Management Classics: Self-Evident Leadership

Jim Blaine’s lessons from the front-line of roller coaster riding.

 
 

This article is about leadership, but it’ll take you a little while to figure out why. Leadership is often that way. Last impressions are usually more accurate than first impressions; and appearances, unfortunately, can frequently be deceiving. If you make it to the end of this article, you’ll come away with a surefire “spot the leader” methodology, a new paradigm for you MBA types.

I was taking a mid-week road trip to Kings Dominion with a small herd of high-decibel youngsters, mostly mine. For the uninformed, Kings Dominion is an amusement park one exit north of Richmond, VA. Roller coasters are the main attraction, but other big draws include the karaoke show and people watching. The karaoke show features crowd volunteers, and the show’s emcee promises it "requires no talent to participate." The absolute truth of that statement usually becomes obvious quickly. For good old-fashioned people watching, there is always an extremely wide variety of exotic folks … and usually there is an exotic variety of extremely wide folks, too. But much like risk-based lending, the rabble can be divided into two distinct groups — the have and the have-nots. In this case, that division is between those who have enough clothes on and those who have not.

But my favorite thrill — other than the coasters — is the Scrambler. For those of you who haven’t been around much, so to speak, the Scrambler is 12 whirling cars on three separate pods that sling you toward, and spare you from, oblivion at ever-increasing speeds. The Scrambler is the ultimate smile machine. The toughest hombre, the dourest Puritan, even the most jaded CPA can’t resist a broad grin when this mechanical marvel spins into action. As the velocity rises, each rider’s public mask weakens and then falls away. And for a few brief moments, you can gaze directly into the hidden child heart of another person’s soul. On the Scrambler, raw happiness — that which is best in each of us — is spun to the surface, revealing that we’re all human and, at heart, very much akin — that’s something worth learning before it’s too late and your ride is over.  

 But I’m talking about leadership, and that’s where the roller coasters come in. Kings Dominion’s roller coasters have names like The Rebel Yell, The Anaconda, The Hurler, The Grizzly, Shockwave, and The Avalanche. You can ride them forward, backward, over, under, inside, outside, up, down, sitting, standing, or my recommendation, kneeling and praying! Riding a roller coaster evokes many of the same emotions as running a credit union, rolling out a new marketing campaign, or leading a data processing conversion: “Shucks, it can’t be that bad …” “This is going to be fun …” “Whose idea was this?” “At least it can’t get any worse …” “If I ever get out of this, I promise … .” You get the idea.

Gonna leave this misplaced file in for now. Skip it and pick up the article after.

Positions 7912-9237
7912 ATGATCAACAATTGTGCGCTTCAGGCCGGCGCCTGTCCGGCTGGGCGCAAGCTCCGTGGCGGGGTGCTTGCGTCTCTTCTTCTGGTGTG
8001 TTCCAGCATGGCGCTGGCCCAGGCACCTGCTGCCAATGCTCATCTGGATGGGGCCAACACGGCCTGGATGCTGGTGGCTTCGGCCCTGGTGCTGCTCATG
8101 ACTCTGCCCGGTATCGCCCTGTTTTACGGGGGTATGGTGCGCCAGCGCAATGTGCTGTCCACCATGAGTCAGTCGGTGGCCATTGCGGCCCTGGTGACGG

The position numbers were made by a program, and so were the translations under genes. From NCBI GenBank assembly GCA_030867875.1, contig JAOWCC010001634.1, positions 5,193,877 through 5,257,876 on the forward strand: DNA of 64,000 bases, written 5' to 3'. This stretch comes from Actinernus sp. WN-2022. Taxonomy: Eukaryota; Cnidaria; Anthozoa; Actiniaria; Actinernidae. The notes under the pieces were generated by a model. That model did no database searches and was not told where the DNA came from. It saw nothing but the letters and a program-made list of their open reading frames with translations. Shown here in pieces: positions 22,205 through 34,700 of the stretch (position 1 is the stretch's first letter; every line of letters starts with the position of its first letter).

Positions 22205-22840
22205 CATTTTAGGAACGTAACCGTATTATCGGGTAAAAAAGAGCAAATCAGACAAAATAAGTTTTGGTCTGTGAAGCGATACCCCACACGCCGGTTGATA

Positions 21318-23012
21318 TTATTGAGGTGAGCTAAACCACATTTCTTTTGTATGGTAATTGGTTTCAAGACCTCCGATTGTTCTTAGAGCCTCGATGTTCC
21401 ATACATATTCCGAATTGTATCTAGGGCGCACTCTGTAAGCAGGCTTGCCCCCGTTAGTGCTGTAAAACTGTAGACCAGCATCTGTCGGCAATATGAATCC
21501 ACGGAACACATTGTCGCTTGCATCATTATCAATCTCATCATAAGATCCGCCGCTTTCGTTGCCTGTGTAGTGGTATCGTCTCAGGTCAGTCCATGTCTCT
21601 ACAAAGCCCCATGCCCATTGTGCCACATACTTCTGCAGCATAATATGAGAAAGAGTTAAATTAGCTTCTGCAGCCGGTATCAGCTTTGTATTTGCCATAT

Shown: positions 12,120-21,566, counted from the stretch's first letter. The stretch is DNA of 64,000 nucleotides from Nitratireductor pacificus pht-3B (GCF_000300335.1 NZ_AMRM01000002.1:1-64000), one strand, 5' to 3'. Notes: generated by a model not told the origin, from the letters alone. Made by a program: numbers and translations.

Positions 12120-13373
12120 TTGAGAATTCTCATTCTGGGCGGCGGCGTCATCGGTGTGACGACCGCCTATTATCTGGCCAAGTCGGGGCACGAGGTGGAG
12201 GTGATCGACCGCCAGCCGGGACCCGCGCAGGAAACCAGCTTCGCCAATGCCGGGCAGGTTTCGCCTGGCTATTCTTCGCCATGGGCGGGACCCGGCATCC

This time around there was an unfortunate accident on one ride. The to-and-fro and up-and-down was just too much for one young’un, who unswallowed his lunch while sitting in his mother’s lap. When the ride ended, it wasn’t difficult to tell from Mom’s face — and clothes — that this unexpected thrill was just about too much. (As opposed to the Scrambler, this is one of those soul-searching moments when it’s only polite to look away!)

The roller coaster quickly emptied, and the lined-up throng watched and waited for the “now what” with much anticipation. On this occasion, the service team seemed to have missed the mess and was thoroughly occupied with other duties as team members all desperately looked anywhere other than toward the scene of the crime. As time passed and the tension mounted, the feigned ignorance developed into a serious game of chicken. Who would blink first?

 There are certain problems and situations in life that only a leader will handle. Such problems and situations are of a type that should not be avoided and cannot be ignored; and, of a type that only the uncivilized or unjust would try to delegate to others. These are the type of problems that we all can see:  “Somebody needs to do something about that.” Many of us aren’t willing to be that “somebody.”

 Next time you have a little mess at your credit union, watch for who steps forward to clean it up. Always promote the first person to grab the mop. They really are somebody.

And, if your hand is not the first one on the mop, perhaps you should give that a little thought, too …

 

 

 

April 19, 2012


Comments

 
 
 
  • Jim, in his own way, always has something to teach us.
    Hank Klein
     
     
     
  • While the moral is lost on only those that missed the mop, the prose equaled the tale.
    witness at a train wreck